19 May 2014

Beyond GDP: measuring happiness with eyeglasses and birdsong

A UN committee says we should consider measures beyond GDP to really see how successful, wealthy and happy a nation is. Here’s why.

It is nearly as mythical and complex as the hunt for eternal life: the secret to happiness.

The quest is even one of UK Prime Minister David Cameron’s pet projects. He wants to measure the success of a nation by its wellbeing, rather than just its gross domestic product (GDP), to give a wider picture of how it is faring.

But he need not worry. A UN committee has come up with the answer for him – and we’ve explored it below.

Birds + a pair of glasses + a baby's weight + sleeping + washing machines + a crowd of teenage girls + lollipops = happiness.


Birds are seen as one of the simplest indicators of local environmental health. As many are at top of the food chain, accumulating chemicals or loss of biodiversity can be easily mapped through bird populations – so hearing birdsong is a good sign that environmental hazards, climate change and biodiversity loss are not out of control in an area.

A pair of glasses

Glasses which correct vision raise an individual’s earning potential by 20 per cent but 700 million people in the developing world lack affordable access to them. Globally, uncorrected vision results in $202bn economic loss.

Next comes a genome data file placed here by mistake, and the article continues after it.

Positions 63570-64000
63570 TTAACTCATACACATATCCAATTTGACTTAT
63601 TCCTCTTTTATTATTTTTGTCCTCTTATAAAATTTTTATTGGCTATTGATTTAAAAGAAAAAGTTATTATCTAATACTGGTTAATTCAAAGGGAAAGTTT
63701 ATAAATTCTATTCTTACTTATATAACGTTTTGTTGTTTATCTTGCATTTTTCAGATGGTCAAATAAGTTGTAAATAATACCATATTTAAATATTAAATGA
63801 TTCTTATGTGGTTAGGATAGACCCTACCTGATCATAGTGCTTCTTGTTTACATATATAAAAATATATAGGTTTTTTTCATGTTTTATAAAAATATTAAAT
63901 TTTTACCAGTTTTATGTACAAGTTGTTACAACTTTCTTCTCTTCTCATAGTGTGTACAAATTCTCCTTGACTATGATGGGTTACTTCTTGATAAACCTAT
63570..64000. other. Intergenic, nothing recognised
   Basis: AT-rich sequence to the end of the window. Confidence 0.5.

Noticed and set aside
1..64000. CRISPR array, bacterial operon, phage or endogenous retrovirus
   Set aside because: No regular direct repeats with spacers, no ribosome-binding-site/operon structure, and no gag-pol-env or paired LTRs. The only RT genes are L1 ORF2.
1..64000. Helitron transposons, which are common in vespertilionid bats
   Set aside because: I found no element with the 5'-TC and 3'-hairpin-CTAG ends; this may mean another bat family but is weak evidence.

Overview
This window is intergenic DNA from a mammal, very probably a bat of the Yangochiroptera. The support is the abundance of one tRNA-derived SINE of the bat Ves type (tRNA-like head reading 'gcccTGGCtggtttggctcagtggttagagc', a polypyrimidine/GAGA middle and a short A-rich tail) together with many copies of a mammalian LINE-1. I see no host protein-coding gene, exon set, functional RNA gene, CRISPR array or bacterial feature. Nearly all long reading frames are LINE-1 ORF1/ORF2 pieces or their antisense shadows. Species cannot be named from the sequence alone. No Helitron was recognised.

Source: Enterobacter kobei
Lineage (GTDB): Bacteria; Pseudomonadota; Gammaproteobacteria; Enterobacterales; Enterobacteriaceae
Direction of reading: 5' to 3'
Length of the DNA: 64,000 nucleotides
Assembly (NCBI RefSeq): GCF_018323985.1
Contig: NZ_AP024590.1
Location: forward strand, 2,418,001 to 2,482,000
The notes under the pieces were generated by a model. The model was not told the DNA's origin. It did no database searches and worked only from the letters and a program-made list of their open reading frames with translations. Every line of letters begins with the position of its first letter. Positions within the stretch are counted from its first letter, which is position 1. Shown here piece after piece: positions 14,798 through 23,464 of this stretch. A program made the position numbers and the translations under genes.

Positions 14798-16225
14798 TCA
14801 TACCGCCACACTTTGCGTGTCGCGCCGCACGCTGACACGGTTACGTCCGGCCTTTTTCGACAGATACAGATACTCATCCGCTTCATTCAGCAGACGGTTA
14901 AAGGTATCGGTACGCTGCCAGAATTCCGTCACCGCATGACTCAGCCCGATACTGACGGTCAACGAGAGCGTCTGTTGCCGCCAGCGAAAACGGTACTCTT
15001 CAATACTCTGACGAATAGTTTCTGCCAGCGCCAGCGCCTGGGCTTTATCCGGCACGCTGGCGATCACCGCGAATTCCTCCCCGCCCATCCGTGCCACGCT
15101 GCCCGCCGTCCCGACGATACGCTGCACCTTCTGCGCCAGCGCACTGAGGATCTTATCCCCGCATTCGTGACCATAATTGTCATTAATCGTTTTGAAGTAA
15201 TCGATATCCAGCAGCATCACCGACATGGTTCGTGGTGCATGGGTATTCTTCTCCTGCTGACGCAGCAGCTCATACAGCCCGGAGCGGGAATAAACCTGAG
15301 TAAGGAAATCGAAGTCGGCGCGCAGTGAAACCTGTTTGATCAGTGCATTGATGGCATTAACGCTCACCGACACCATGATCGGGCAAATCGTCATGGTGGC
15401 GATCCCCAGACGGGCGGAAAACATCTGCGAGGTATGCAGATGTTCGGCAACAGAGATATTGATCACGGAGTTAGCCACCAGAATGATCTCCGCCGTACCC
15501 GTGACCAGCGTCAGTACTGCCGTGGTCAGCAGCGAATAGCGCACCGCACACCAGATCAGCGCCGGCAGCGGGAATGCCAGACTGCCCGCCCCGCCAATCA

A baby’s weight

Babies weighing less than 3 pounds 10 ounces at birth are more likely tosuffer long-term negative health effects, including learning and behavioural difficulties, so weight at birth is a strong future health indicator.


More sleep improves memory, increases concentration, strengthens the immune system and sense of well-being.

A US study found that the annual cost lost in worker productivity due to sleeplessness was $63bn.

Washing machines

Only two billion of the seven billion people in the world have access to washing machines. Because it requires water and power to function, it is a sign of developed infrastructure but more importantly, it allows people to spend their time and energy on more important (and interesting) pursuits rather than washing clothes by hand.

A crowd of teenage girls

Fewer than one in five girls in sub-Saharan Africa can attend secondary school, but with every extra year of education, a girl’s future wages are raised by 15-25 per cent. Plus, if she finishes high school, statistically she will marry four years later and have 2.2 fewer children. So girls out and about on their way home from school is a good sign for a nation, apparently.


There is a quality of life measure called the “popsicle index” – what percentage of people in your area do you think would believe a child can leave their home, go nearby to buy a popsicle or other snack, and return home safely? – which experts believe could help measure wellbeing in a nation.

So there you have it.

Source: UN University’s International Human Dimensions Programme on Global Environmental Change